With Native American Heritage Month coming to an end, the campus’s Native American community reflects on the new programs implemented by the Office of Tribal Relations for this month and prepare for their postponed annual Pow Wow in December.
On January 2019, a new initiative began on the campus which was the creation of the Office of Tribal Relations. This office allows the university to work with local tribes in the Inland Empire, Riverside, and San Bernardino counties, to try and increase the number of Native American students attending the university, as well as create new programs for CSUSB.
Some of these programs include the Native American Heritage Month events such as the Conversations on Diversity event led by Charlene Teters on November 12, 2019, and the Menil and Her Heart play written by local Cahuilla youth which was performed on the Palm Desert campus on November 17.
The Office of Tribal Relations also plans on hosting Pow Wow from December 13 through 15 at the San Manuel Stadium, having been postponed earlier this quarter due to campus closures. They plan to add more programs throughout the year to create more opportunities for students.
Vincent Whipple, the director of the Office of Tribal Relations, emphasized that it is important for his office to provide opportunities to Native American students.
“The campus has not done as well of a job as it could in reaching out to tribal communities in the past,” said Whipple. “Now the university is using the “$960,000 grant donated by San Manuel to double the amount of Native American students on campus in a 3-year time span.”
According to the Office of Institutional Research, out of the 20,311 students enrolled in the Fall 2019 quarter, less than 1% identify as Native American.
Because of this, the Office of Tribal Relations is setting its plan into motion by assuming new programs, reaching out to tribes, and bringing awareness to the existence of these programs on campus. They have even reached out and made connections with Native American alumni who, according to Whipple, “felt like there was nothing for them when they attended CSUSB.”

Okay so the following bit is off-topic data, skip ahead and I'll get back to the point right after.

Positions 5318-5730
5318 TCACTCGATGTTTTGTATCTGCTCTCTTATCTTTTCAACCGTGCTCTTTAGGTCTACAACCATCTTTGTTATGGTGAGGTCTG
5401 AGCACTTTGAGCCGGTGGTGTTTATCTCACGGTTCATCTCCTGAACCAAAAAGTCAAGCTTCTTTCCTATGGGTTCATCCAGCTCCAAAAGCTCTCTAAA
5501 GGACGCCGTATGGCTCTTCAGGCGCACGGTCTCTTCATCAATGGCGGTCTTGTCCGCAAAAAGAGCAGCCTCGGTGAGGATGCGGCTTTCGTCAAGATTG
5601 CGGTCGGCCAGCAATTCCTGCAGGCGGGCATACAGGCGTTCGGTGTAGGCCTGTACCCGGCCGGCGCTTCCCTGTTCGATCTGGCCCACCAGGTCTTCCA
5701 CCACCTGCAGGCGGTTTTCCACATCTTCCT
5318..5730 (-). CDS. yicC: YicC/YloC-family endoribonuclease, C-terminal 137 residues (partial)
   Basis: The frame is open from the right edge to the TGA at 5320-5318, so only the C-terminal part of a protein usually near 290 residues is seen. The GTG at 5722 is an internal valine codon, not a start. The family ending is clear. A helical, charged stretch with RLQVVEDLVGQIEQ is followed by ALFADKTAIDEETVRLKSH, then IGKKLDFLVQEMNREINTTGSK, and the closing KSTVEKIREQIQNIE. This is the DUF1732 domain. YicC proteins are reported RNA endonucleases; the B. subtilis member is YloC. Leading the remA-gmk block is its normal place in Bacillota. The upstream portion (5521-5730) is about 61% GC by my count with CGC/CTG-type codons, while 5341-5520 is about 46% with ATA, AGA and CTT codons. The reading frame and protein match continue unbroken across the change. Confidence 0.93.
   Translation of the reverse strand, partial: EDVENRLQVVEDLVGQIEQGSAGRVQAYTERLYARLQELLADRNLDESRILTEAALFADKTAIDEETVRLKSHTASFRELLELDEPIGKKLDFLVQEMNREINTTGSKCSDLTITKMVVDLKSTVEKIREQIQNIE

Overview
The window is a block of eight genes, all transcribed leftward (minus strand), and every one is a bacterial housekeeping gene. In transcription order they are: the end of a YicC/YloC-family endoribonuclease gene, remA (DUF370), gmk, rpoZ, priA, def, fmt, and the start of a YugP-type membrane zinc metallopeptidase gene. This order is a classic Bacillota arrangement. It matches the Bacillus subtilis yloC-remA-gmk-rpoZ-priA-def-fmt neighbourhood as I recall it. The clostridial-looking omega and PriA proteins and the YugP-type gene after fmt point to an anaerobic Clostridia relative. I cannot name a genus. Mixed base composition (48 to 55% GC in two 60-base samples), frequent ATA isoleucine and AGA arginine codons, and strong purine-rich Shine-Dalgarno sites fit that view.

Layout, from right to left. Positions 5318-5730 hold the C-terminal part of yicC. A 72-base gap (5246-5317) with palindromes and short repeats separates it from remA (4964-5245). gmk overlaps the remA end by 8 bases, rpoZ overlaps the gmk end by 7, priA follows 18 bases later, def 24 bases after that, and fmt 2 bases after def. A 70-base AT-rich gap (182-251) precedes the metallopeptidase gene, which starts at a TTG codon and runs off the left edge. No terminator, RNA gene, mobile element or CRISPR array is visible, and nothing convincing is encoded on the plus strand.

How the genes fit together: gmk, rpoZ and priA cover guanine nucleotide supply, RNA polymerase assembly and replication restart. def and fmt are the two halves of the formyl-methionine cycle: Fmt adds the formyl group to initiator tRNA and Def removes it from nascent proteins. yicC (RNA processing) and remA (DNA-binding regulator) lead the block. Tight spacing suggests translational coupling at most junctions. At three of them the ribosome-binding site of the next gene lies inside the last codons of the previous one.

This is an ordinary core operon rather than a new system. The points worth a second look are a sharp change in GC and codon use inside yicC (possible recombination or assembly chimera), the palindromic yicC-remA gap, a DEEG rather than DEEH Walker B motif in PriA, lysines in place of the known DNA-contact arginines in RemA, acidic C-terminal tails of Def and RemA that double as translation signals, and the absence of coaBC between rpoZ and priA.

However, despite these new programs, Native American students still feel like they have been brushed off.
“There hasn’t really been a very big inclusion,” said Daisia Williams, president of the Native American & Indigenous Students Association (NAISA). “We haven’t really been much so informed about the events going on for Native American Heritage Month.”
“I haven’t seen too many of them advertised,” added Dr. David Marshall, director of the University Honors Program.
Regardless of this, students and faculty still value the events brought forth by the Office of Tribal Relations. Third-year Kira Houseworth says that, although she is not Native American, she appreciates these events for allowing her to learn more about and appreciate a culture different from her own.
“I like having a culture open themselves up to you,” said Houseworth. “I like appreciating the art and funding of local stuff.”
As for Dr. Marshall, he believes it is important to embrace and celebrate Native American Heritage Month due in large part to the fact that CSUSB was founded on land owned by the San Manuel Band of Mission Indians. He said that “one way we can pay homage to that and recognize the indebtedness we have to them is by celebrating the month that recognizes them.
It is essential to Whipple that he and his office create and talk about the Native American programs on campus. In that way, they can support opportunities for high education for Native American people and create true diversity that CSUSB highly values.
“Native people have always been left out of the conversation in mainstream America,” said Whipple. “You can’t have true diversity until everyone is represented.”